Tuesday, August 20, 2013

Who Is The Greedy Bastard?


Imagine a guy who sees that he can save his fellow humans a lot of time, material and money by manufacturing a widget unlike any other.  It would be ½ the cost of other widgets, be less harmful to the environment, and would save consumers’ money so that they will have more dollars available for other necessities or desires. 
The guy buys a few modified widget-manufacturing machines and pays a few people to run them.  The new and improved widgets are a hit.  He swaps the widgets for dollars. 
He uses some of the dollars to purchase new machinery, passes some of the dollars on to his hardest-working employees, and puts his best manager in charge of a 2nd widget factory.  After about 10 years, he spends some of his money on a new house and a couple of new cars. 
People want his widgets.  But he doesn’t want that many things that other people have.  He doesn’t worry much about new clothes, hitting the nightclubs, or taking long vacations to Europe.  He likes the idea of making widgets.  So instead of swapping widgets for clothes, drinks, cruises or yachts, he continues swapping widgets for money.  He really doesn’t want that many things.  But if anyone were to come up with something he really wanted, he would probably swap some of his money for it.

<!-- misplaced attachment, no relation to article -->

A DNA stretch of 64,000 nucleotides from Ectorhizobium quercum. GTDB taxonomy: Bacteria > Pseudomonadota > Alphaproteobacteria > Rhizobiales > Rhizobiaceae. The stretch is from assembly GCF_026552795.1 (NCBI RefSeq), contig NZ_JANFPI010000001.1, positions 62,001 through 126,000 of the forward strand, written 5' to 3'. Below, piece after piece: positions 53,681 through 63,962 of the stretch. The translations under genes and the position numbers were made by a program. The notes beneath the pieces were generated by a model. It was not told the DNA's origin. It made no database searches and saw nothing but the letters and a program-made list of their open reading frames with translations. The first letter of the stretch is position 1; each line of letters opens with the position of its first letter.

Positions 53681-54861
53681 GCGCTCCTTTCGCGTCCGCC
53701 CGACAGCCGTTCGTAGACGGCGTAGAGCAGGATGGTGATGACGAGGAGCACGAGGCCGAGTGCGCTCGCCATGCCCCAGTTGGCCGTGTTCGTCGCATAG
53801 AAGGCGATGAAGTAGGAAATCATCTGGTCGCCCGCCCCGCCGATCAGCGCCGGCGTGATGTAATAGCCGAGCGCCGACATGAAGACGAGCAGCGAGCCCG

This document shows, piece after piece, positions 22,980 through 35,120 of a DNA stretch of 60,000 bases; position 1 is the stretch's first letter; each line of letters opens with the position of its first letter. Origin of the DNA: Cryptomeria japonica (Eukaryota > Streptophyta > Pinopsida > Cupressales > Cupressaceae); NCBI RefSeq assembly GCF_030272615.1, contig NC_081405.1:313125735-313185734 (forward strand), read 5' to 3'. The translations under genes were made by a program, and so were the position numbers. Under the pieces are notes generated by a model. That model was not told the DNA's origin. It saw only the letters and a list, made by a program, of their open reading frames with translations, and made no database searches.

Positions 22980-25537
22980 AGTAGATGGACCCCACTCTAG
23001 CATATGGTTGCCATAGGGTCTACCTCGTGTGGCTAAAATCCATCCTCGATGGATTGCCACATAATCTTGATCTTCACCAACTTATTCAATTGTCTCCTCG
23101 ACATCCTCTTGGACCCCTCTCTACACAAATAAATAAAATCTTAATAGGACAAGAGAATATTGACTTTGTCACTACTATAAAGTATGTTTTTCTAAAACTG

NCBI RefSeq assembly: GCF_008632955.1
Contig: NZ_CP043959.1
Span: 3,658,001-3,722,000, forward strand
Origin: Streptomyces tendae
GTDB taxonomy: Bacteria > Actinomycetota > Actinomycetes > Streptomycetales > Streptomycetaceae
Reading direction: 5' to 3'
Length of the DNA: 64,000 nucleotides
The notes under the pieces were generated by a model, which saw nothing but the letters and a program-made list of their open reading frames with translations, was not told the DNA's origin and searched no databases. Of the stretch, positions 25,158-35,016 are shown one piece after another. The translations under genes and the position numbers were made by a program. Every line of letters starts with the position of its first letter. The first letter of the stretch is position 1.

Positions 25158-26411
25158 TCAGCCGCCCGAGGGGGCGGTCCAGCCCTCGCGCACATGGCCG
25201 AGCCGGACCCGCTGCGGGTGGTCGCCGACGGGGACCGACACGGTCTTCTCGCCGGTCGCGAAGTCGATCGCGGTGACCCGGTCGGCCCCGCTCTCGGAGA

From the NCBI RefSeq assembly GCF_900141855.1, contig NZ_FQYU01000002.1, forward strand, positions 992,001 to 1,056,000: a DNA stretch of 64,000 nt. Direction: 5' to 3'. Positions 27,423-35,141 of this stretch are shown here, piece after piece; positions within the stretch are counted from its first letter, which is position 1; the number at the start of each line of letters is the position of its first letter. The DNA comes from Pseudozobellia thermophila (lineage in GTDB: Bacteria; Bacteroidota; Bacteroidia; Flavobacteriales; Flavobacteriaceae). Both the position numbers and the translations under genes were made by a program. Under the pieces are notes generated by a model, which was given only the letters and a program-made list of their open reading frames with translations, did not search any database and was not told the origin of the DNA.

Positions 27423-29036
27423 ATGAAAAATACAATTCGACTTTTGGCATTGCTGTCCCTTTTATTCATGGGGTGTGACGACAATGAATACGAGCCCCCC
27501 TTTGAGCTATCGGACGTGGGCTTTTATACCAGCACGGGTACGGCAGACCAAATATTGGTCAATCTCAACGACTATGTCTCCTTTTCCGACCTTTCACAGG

After about 20 years, as majority owner of a large corporation, this guy is one of the wealthiest people in the area.  He isn’t ostentatious, doesn’t flash his money around, and gives some to charity.  But mostly he just hangs onto his money, just in case he has an idea for a new product to manufacture, or finds a new location for a factory. 
So… if this guy were to go on buying sprees for mansions, yachts, beachfront spreads, whores and politicians, would he then be considered a greedy bastard?  Or is he a greedy bastard only if he hangs onto his money because nobody else has anything he wants to swap for it? 
And finally, why does any politician who crusades to take away the guy’s money (by force) have a saintly reputation, even though these politicians have never produced any “widgets” that people want to trade their own money or stuff for?
Who is the greedy bastard….the producer who hangs onto his money, the producer who spends his money like a drunk cowboy, or the non-producer who covets someone else’s money so he can give it to his supporters? 
What does it take to be considered greedy? 

2 comments:

MingoV said...

Here's another type of greed. A group of left-wingers demand that the rich guy give new widgets to poor people. After all, it's the rich guy's duty to help others.

These types of left-wingers aren't greedy for money, they're greedy for recognition that they're champions of the downtrodden.

Travis said...

(Financial) greed is a love for money or the things it buys. It is a matter of the heart, not of income, wealth, or politics.